Jeanette Lerwill reports on our meeting in November 2019 when Val Bourne talked about The Winter Garden.
It’s always good to have a talk from a fellow HPS member, and a very longstanding one at that. Val joined the HPS in 1970, initially to take advantage of free seeds for a garden she was creating; her Yorkshire roots made her thrifty so free seeds were very welcome. She has made many friends through the organisation and, despite being hard of hearing since birth, she became a teacher, garden writer and all round garden guru.
A move in 2004 from Hook Norton to Spring Cottage, Cold Aston, in the Cotswolds, with its one-third of an acre of garden meant a change of soil and weather conditions. A harsh climate makes it cold, windy and wet – already this winter they have had 2 inches of snow and it’s only November.
Val described her style as ‘shoehorn gardening’, tending to be totally overplanted and containing too many flowers! This is something I think most of us can identify with when you love plants. The garden is also organic and she describes it as a ‘living jigsaw’ (also the title of her latest book).
Val mentioned the importance of seasonal light in the Northern Hemisphere, which backlights grasses and tall perennials. The perception of colour also changes in softer light, and low sun picks up detail, making her in love with her garden and particularly keen to maximise these natural enhancements. Unlike many gardeners, who try to provide year round interest all around the garden, Val has borders that peak in each of the four seasons.
In the garden generally Val uses few trees, there is a woodland area at the bottom of the garden which she feels, if she were planning the garden now, she would move to the top due to the poor drainage at the bottom of the slope. Trees are needed to add scale, shelter and shade. She particularly likes Betula ermanii ‘Grayswood Hill’ with its pinkish bark, which is underplanted with ophiopogon, cyclamen and eranthis. To add structure to the winter garden there are colourful stems of Rubus thibetanus, Salix alba ‘Britzensis’ (which are both pollarded), Cornus alba and C. sanguinea ‘Midwinter Fire’. This last cornus is not cut to ground like C. alba but is trimmed by around a third each year. Evergreen shrubs such as box are also used, and are topiarised into balls and chickens. These were all grown from cuttings, and a tip Val passed on was to use four or five cuttings to make a box ball as they fill out much more quickly, although she suggested using only one for a pyramid. Val also believes that box pyramids are less susceptible to blight than box balls, possibly due to wind movement, blowing away the spores. Although there are evergreen shrubs for structure, with sarcococca and skimmia in containers, Val admits to not having progressed to conifers yet! Evergreen ferns such as Polystichum setiferum (Divisilobum Group) ‘Herrenhausen’ and polypodium are used to introduce texture in part shaded areas. For early scent she recommends Lonicera x purpusii.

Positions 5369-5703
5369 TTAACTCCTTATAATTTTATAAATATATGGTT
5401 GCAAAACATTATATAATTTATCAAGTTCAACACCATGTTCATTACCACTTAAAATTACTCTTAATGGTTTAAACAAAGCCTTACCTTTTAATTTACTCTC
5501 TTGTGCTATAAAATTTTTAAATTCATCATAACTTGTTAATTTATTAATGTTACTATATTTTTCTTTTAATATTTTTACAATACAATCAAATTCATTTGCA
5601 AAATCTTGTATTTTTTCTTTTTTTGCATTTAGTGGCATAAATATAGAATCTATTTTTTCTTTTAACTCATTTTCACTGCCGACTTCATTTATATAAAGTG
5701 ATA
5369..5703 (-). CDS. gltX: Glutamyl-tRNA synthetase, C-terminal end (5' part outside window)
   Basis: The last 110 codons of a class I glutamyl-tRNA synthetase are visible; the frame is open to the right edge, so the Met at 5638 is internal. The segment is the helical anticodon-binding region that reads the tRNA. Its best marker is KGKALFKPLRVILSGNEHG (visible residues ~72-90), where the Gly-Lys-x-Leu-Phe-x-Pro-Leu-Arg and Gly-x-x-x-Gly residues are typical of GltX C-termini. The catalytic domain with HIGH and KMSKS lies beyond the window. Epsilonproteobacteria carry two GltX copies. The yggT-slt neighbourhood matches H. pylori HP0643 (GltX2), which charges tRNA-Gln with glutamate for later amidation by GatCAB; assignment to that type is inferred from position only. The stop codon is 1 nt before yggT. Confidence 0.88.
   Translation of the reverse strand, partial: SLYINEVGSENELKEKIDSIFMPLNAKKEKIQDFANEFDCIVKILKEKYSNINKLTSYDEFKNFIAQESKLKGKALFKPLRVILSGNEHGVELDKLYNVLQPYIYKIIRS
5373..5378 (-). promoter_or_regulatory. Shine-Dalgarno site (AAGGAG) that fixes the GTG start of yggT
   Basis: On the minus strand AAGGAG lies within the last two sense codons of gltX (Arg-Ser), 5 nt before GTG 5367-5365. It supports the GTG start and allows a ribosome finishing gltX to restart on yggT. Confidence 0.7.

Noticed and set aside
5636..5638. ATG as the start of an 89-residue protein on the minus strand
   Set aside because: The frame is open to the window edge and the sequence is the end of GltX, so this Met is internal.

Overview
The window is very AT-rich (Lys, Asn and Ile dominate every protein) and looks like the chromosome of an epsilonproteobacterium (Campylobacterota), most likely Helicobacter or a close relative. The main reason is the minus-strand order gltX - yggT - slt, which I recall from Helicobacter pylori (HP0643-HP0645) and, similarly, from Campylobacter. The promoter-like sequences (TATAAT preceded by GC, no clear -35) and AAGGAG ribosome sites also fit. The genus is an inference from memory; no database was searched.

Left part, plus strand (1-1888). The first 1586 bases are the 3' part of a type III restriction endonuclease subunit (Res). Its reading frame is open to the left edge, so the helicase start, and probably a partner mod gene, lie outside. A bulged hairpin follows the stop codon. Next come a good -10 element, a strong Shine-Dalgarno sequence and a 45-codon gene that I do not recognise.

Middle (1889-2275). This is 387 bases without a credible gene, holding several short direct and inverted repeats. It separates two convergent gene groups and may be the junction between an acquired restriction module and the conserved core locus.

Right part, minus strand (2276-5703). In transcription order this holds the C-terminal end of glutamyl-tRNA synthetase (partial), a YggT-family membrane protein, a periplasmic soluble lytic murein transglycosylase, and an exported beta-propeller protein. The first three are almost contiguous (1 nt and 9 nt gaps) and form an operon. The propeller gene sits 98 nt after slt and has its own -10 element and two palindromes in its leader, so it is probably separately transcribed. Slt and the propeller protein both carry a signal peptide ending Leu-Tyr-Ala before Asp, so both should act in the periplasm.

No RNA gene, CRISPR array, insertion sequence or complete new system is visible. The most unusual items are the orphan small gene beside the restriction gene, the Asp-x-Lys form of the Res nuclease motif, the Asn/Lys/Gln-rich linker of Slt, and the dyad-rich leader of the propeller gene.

As the site slopes away the spring garden is sited at bottom of the garden. Hellebores, purchased from her good friend John Massey, include some of Rodney Davey’s ‘ladies’, namely Helleborus ‘Anna’s Red’, H. ’Molly’s White’ and H. ’Penny’s Pink’. Snowdrops are a great love, but not the expensive rare ones; she is particularly keen on the Greatorex doubles with mostly Shakespearean names, and the pixie hat-shaped Galanthus ‘South Hayes’ which she finds easy. Other favourites are G. ‘Viridapice’, G. ‘Augustus’ and G. ‘Blewbury Tart’. The spring garden is also home to winter aconites, Cyclamen coum and Narcissus ‘Cedric Morris’, which can flower as early as mid-November. Iris unguicularis are not far behind, and a particular recommendation is I. u. ‘Walter Butt’, which has large flowers and, if picked in bud, will open in the warmth when brought inside. Another particular favourite of the spring garden is Pulmonaria ‘Diana Clare’, which was introduced by Bob Brown and named after his wife.
Galanthus plicatus Augustus’
In the south-facing summer border Val grows oriental poppies, with Papaver orientale ‘Karine’ being a particular favourite, although most of her stock was lost due to mildew. She then went on to describe her autumn planting, which is around the edge of the garden and includes grasses, such as Miscanthus sinensis ‘Ferner Osten’ and Calamagrostis acutiflora ‘Karl Foerster’, along with Kniphofia rooperi and perovskia, which surprised her by its ability to cope with the harsh conditions. However, grasses such as pennisetum and also penstemons do not seem able to cope, due to the high rainfall.
To help plants which require somewhat drier conditions, Val places rocks around plantings of salvias and Stipa tenuissima. The rocks reflect heat up on to the plants.
Little mention of colour was made during her talk, although Val believes red to be of particular value in the winter garden and seems to ‘pull’ all other colours together. Malus x robusta ‘Red Sentinel’ and the hips of roses being favourites.
It was very interesting to hear first-hand the experiences of such a knowledgeable hardy planter, gardening in what sound like quite inhospitable circumstances.